Clara Ward Singers featuring Marion Williams, "How Far Am I From Canaan?" 1948
Marion Williams, "Victory Ahead" 1992
Perhaps the greatest American singer ever, and certainly the most underappreciated, Marion Williams started her career with the Clara Ward Singers, powering some of their most successful hits with her amazing, soaring "Oooooooos." She became great friends with groundbreaking gospel music scholar Anthony Heilbut, and he helped her to a late-career renaissance, producing many anthologies and recordings, including the 1992 piano-accompanied "Victory Ahead," where she gives full play to her growling low notes and masterful sense of time.
Mother Maybelle & Carter Sisters, "Looking for Henry Lee" 1952
June Carter Cash, "Big Yellow Peaches" 2003
I thought about including Johnny Cash here, but his wife June Carter Cash actually had a longer career — and Johnny would rather have her featured anyway, I suspect. June started performing with the famous Carter Family when she was 10, so she was already an old hand in this 1952 video, where she tells Roy Acuff about her drawers and then performs with her mom and sisters Helen and Anita. Half a century later, on one of her few solo albums, "Wildwood Flower," she is still preceding her songs with stand-up… in this case about Lee Marvin, of all people.
Asha Bhosle, "Dard Bhari Kisi Ki Yaad" 1952
Asha Bhosle with Kronos Quartet, "Dum Maro Dum" 2005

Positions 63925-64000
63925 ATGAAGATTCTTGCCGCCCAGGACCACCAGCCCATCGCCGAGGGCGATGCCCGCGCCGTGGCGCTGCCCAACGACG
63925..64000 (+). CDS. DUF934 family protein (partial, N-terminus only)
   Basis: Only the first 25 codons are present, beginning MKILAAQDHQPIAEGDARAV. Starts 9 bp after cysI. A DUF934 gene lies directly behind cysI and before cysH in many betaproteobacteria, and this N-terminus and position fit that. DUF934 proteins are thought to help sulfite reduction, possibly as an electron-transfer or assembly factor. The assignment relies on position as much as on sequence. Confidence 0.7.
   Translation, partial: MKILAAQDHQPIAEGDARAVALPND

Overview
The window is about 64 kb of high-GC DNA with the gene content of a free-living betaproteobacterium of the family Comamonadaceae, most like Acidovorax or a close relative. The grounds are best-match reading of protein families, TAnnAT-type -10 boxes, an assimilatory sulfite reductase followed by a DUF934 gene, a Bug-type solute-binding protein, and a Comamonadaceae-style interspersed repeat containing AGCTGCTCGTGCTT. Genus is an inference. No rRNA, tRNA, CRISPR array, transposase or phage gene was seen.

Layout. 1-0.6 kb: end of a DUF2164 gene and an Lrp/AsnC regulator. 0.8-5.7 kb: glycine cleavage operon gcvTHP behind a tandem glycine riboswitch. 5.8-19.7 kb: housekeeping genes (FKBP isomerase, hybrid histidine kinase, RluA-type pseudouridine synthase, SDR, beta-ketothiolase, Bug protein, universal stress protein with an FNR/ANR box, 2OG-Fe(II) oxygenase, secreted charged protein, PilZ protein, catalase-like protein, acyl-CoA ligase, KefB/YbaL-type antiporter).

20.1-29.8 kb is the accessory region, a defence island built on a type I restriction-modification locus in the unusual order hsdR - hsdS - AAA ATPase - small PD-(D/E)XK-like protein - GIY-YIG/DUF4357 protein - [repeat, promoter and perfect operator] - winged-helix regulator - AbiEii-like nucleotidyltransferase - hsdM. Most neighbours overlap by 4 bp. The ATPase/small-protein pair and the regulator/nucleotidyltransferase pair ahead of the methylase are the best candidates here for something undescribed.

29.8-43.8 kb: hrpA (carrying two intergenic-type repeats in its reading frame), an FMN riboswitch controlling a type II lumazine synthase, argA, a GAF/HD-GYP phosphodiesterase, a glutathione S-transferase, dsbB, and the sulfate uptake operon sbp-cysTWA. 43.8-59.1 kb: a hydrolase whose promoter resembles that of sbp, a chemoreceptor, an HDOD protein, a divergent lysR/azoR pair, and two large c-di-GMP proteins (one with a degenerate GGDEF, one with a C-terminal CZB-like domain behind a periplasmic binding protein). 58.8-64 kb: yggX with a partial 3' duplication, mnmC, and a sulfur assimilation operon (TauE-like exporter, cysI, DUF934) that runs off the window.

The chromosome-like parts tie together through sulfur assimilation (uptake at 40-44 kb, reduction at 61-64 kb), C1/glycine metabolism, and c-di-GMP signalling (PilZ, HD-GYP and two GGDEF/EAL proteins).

Indian playback singer Asha Bhosle has been cited as the most recorded performer on the planet, a title she attained in part by performing for a really, really long time. The first song here, composed by Sajjad Hussain, is from one of her very first performances. The second reprises her most internationally famous number by her ex-husband R.D. Burman, given a new setting by the Kronos Quartet. Even at 72 her voice sounds remarkably resilient. Bhosle is 81 now, and has not recorded for a number of years… but who knows? She may have a song or two left in her yet.
The Monroe Brothers, "What Would You Give in Exchange for Your Soul?" 1936
Bill Monroe, "Harbor of Love" 1991
Bill Monroe recorded spiritual material throughout his career; the first track with brother Charlie was one of the duo's first hits, with Bill's tenor giving the song that classic high lonesome sound. The second performance is from one of the man's last recordings, the 1991 album "Cryin' Holy Unto the Lord." The song is an old Stanley Brothers number, and Monroe is joined by Ralph Stanley himself.
Mercedes Sosa, "Sin Saber Por Que" 1959
Mercedes Sosa and Caetano Veloso, "Coração vagabundo" 2009
Far more than a musician, Mercedes Sosa was an icon of freedom and resistance within Argentina and throughout Latin America. She was a great singer too, though. Her earliest recording, "La Voz de la Zafra" has an effortless purity that illness robbed her of in her last years. Still, the 2009 collaboration with Brazilian Caetano Veloso doesn't disappoint, as she uses her limitations to project vulnerability and emotion. The performance is from the album "Cantara," a collection of duets with Latin stars from Shakira on down, a tribute to her continuing importance and influence on generations of performers.
Vladimir Horowitz, Two Chopin Etudes, Piano rolls, 1928
Vladimir Horowitz, "Chopin Mazurka Op. 56 No. 3 in C Minor" 1989
Classical musicians tend to have longer careers than pop stars; still, there are few who have been as successful for as long as Vladimir Horowitz. He was 25 when he recorded the Chopin piano rolls in the first recording here. The Mazurka was recorded when he was 86, four days before his death.